If you lived close by, we could meet at your house, pull out all the gear, arrange the ingredients and walk through this recipe together. I’d guide you every step of the way and after one try – or maybe two, because after 24 years of making this toffee I still screw it up sometimes, you’ll be master of the toffee making universe. You think I’m joking now, but when you taste this you’ll understand why I call it the best ever almond toffee.
Reality is, I can’t be in your kitchen with you in person and you might not want me there anyway, so I’ve done my best to share the recipe with you here and hope you go on to winning state fairs and office cook-offs like others who have learned to make this recipe.
Here we go. Rather than re-write the whole post, I’ve simply updated my lesson from October 2006 so that the comments from the prior post will still be available.
— Anna, October 2009
Now that the holiday season is here, I feel it’s time to bump up a really good almond toffee recipe. I’ve played with the recipe over the years and feel it’s finally perfect, though you can still swap out almonds for pecans or try different brands of chocolate.
What’s funny about this recipe. Or maybe not-so-funny, but definitely interesting, is that some people can’t make this no matter how hard they try while others have made it perfectly (using the directions below) and have won state fairs. Most of the people who master this most-excellent toffee end up making it year after year because friends and family start begging for it at holidays and birthdays. I am not kidding.
Please give it a try, and don’t feel too bad if your first batch doesn’t work out. You’ll know you’ve failed if it never sets and the toffee is chewy. The toffee should be thick, yet very crispy and kind of light. And of course, it should have a very strong butter and almond flavor.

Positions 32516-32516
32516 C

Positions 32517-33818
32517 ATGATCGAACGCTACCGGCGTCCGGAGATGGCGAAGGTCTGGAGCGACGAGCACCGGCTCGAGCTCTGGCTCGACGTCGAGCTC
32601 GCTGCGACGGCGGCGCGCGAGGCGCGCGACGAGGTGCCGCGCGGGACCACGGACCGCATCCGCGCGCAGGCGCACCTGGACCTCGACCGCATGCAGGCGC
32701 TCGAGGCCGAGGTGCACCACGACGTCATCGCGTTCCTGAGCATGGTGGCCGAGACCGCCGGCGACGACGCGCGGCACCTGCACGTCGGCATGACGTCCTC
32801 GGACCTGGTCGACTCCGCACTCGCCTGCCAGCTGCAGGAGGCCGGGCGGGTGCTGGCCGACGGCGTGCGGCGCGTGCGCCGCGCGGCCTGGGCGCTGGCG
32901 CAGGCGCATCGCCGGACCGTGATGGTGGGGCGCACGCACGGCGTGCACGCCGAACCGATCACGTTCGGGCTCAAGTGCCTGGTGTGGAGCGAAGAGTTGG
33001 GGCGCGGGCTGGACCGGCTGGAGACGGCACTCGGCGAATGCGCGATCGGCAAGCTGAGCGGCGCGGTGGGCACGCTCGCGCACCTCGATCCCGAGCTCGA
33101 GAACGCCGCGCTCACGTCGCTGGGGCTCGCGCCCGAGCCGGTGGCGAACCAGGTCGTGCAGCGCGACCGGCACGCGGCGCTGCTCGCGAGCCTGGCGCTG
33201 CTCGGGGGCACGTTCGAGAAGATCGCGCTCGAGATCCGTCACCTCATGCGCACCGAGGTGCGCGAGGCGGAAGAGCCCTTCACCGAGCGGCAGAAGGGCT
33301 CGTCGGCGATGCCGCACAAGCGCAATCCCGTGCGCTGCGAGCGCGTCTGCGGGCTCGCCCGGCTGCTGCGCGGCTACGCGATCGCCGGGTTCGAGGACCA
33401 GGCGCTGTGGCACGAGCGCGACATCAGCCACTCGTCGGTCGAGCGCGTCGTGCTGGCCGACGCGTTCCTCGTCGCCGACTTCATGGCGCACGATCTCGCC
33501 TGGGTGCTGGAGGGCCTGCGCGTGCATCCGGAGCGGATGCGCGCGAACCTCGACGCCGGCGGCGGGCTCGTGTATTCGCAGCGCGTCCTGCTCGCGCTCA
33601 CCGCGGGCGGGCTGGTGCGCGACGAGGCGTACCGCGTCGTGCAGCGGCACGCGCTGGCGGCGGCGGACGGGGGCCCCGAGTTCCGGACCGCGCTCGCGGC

Some tips. Forget the “attach-to-the-pan” kind of candy thermometer and get a deep fry one like this. If you have a fancy digital candy thermometer, that might work too. However, part of making this recipe is watching the mercury steadily rise and I’m not sure the most recent digital thermometers let you do that. Or maybe they do. I’ve grown attached to my deep fry thermometer and like that I can rest it on the bottom of the pan.
Sliced almonds look like this.
For years, I topped the candy with Cadbury milk chocolate and it kind of became the signature flavor. However, I’ve started changing up the chocolate quite a bit, sometimes using white, dark, or both. I’ve been known to sprinkle chocolate covered espresso beans on top as well.
A good way to pack this is in little cellophane twist-tie bags or of course, Paper Mart’s (see packaging ideas section) tin-tie bags.
The finished candy should look something like this, though sometimes it’s lighter in color. I think different brands of butter yield different results, but I haven’t experimented enough to give you a definite reason. I’m usually so swamped with toffee requests I don’t have time to be that methodical, and by the time the holidays are over, I’m tired of making toffee and can’t deal with it until the next holiday season.